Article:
Following the coup attempt, President Erdogan and his government instigated purges of the military and civil society on an unprecedented scale in modern Turkish history.
Ramping up the ongoing war of words between the two leaders, the Turkish president said Macron was "trouble" for France.
They were accused of directing the coup and bombing key government buildings, including a section of the parliament building.
The Turkish president's comments came during a controversial visit to the north of the island, occupied by Turkey since 1974 and not recognised internationally.
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A massive search and rescue operation is underway in Turkey's Black sea region after flooding washed away roads and buildings.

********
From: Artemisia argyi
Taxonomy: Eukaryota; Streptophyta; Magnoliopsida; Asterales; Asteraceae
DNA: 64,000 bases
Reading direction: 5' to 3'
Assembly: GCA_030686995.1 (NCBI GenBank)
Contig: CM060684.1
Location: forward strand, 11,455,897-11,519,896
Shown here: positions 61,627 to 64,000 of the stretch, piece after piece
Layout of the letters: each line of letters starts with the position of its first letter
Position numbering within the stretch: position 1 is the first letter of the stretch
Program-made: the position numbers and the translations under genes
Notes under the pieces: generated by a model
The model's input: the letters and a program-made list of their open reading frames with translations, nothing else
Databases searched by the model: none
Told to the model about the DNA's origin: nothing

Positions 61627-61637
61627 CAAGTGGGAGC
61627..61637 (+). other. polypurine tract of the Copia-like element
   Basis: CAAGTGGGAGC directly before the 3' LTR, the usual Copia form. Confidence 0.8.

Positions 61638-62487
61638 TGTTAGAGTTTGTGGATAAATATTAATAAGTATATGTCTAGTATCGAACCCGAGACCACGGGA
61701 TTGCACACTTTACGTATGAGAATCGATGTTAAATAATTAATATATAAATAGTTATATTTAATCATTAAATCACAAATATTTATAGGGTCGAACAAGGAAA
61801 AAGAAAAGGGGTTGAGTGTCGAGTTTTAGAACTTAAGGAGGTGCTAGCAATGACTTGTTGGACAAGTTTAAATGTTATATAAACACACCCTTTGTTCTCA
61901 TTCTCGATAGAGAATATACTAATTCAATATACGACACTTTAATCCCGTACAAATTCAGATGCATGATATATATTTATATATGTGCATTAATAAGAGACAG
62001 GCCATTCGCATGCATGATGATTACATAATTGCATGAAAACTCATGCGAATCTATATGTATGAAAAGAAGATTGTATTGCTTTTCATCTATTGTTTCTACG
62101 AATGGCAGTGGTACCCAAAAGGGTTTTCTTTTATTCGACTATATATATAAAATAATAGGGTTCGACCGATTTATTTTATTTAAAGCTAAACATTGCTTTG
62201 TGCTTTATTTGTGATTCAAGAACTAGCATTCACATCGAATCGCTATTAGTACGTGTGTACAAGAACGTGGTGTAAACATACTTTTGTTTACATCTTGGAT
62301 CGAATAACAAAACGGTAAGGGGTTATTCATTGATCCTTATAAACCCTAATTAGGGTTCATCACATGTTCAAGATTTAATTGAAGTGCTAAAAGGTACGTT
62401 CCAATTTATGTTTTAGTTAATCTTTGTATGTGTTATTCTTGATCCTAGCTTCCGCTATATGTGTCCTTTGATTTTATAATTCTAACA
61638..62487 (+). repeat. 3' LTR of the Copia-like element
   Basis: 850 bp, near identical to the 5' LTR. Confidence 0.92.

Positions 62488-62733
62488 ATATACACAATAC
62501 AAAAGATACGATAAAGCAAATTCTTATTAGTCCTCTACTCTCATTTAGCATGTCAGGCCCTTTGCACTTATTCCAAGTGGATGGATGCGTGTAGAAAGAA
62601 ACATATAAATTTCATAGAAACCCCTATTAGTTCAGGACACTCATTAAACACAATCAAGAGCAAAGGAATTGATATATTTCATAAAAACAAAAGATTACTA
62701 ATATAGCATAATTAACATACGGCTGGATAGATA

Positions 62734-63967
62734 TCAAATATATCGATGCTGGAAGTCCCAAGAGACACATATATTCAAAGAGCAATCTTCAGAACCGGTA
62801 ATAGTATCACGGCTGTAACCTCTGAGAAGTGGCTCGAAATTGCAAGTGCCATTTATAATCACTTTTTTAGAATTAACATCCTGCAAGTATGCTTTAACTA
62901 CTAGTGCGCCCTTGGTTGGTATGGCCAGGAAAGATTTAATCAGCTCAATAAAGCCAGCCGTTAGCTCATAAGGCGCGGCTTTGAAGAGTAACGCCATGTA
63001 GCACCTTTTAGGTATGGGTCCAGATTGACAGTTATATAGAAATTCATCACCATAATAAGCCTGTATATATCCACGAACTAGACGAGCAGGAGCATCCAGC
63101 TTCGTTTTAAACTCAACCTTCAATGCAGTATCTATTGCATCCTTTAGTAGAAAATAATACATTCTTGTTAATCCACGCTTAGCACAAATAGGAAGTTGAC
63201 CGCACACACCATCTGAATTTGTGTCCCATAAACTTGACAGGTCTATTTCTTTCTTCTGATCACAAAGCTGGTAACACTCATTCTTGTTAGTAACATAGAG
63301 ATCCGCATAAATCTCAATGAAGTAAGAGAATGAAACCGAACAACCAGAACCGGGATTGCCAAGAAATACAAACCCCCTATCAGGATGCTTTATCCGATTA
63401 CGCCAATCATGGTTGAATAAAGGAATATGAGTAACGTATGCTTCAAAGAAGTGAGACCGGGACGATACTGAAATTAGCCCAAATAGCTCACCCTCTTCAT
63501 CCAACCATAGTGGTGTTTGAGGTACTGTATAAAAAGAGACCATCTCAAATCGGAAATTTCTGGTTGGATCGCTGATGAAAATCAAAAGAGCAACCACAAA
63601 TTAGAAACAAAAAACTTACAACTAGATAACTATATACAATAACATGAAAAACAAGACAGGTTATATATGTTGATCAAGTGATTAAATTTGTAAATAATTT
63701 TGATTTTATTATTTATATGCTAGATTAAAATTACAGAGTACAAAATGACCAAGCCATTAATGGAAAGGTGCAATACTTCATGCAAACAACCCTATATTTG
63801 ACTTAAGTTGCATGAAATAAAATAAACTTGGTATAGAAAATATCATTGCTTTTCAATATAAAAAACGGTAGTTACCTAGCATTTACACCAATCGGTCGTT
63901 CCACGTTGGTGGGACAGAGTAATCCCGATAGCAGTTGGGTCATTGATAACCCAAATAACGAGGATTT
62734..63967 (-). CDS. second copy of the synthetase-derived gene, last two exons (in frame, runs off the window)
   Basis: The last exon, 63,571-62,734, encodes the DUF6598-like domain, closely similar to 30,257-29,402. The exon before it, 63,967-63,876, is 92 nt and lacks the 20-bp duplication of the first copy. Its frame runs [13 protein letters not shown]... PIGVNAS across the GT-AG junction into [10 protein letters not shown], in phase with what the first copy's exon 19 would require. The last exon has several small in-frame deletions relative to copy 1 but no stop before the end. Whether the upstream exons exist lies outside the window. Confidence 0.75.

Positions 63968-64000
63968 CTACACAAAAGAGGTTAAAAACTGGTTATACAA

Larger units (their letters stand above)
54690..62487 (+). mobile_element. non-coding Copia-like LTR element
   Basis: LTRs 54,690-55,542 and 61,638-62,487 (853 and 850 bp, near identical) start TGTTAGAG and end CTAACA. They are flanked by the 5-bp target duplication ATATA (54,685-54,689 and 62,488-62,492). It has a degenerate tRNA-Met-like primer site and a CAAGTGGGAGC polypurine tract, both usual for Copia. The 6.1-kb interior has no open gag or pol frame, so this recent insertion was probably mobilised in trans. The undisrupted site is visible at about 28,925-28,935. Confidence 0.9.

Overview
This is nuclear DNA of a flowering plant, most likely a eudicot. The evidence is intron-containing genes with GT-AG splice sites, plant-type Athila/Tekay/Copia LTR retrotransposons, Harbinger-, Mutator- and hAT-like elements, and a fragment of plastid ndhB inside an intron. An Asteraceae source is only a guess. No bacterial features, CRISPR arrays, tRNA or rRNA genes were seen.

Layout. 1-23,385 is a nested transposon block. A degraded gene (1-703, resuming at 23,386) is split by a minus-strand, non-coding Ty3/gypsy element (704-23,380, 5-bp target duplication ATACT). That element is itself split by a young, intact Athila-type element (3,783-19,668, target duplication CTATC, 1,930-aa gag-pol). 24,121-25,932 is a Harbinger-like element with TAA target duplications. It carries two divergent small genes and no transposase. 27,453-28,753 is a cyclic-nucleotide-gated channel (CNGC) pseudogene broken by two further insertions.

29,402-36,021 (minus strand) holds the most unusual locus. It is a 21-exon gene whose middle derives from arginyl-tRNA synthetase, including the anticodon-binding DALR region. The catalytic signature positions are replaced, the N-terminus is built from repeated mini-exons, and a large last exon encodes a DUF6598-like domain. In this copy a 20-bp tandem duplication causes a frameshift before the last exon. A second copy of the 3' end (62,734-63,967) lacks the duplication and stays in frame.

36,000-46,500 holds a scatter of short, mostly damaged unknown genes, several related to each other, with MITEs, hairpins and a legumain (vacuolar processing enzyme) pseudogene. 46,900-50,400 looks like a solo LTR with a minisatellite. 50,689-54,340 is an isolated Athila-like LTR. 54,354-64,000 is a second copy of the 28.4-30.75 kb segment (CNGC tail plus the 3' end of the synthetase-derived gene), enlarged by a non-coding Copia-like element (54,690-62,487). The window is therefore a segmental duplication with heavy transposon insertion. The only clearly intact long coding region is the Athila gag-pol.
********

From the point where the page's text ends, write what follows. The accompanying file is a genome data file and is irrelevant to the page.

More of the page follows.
As with the Hagia Sophia, the decision is seen as being geared to consolidate the conservative and religious support base of Erdogan's ruling party at a time when his popularity is under strain.
Regular religious services have not been held there since 1934 when modern Turkey's founding president Mustafa Kemal Atatürk signed an order converting the building into a museum. But a legal challenge claims the signature was forged.